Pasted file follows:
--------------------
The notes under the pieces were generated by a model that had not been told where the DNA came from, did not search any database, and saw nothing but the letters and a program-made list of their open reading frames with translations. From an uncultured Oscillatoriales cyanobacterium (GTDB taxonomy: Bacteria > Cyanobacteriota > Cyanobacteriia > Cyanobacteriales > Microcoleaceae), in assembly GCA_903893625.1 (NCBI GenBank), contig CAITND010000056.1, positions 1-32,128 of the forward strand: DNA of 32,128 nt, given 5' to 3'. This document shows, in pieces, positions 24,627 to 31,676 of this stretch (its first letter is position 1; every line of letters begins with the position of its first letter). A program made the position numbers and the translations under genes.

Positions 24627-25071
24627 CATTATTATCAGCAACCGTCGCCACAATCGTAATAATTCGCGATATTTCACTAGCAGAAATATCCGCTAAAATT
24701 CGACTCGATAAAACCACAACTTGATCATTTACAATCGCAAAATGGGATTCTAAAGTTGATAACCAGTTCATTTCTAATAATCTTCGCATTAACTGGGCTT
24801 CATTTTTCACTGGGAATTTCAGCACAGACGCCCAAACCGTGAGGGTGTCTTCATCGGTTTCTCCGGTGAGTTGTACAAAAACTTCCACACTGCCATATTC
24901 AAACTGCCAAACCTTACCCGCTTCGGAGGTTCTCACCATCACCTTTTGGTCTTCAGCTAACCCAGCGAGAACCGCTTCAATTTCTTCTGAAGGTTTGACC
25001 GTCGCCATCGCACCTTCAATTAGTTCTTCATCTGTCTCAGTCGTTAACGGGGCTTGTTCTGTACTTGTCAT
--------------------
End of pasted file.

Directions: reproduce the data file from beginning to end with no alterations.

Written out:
The notes under the pieces were generated by a model that had not been told where the DNA came from, did not search any database, and saw nothing but the letters and a program-made list of their open reading frames with translations. From an uncultured Oscillatoriales cyanobacterium (GTDB taxonomy: Bacteria > Cyanobacteriota > Cyanobacteriia > Cyanobacteriales > Microcoleaceae), in assembly GCA_903893625.1 (NCBI GenBank), contig CAITND010000056.1, positions 1-32,128 of the forward strand: DNA of 32,128 nt, given 5' to 3'. This document shows, in pieces, positions 24,627 to 31,676 of this stretch (its first letter is position 1; every line of letters begins with the position of its first letter). A program made the position numbers and the translations under genes.

Positions 24627-25071
24627 CATTATTATCAGCAACCGTCGCCACAATCGTAATAATTCGCGATATTTCACTAGCAGAAATATCCGCTAAAATT
24701 CGACTCGATAAAACCACAACTTGATCATTTACAATCGCAAAATGGGATTCTAAAGTTGATAACCAGTTCATTTCTAATAATCTTCGCATTAACTGGGCTT
24801 CATTTTTCACTGGGAATTTCAGCACAGACGCCCAAACCGTGAGGGTGTCTTCATCGGTTTCTCCGGTGAGTTGTACAAAAACTTCCACACTGCCATATTC
24901 AAACTGCCAAACCTTACCCGCTTCGGAGGTTCTCACCATCACCTTTTGGTCTTCAGCTAACCCAGCGAGAACCGCTTCAATTTCTTCTGAAGGTTTGACC
25001 GTCGCCATCGCACCTTCAATTAGTTCTTCATCTGTCTCAGTCGTTAACGGGGCTTGTTCTGTACTTGTCAT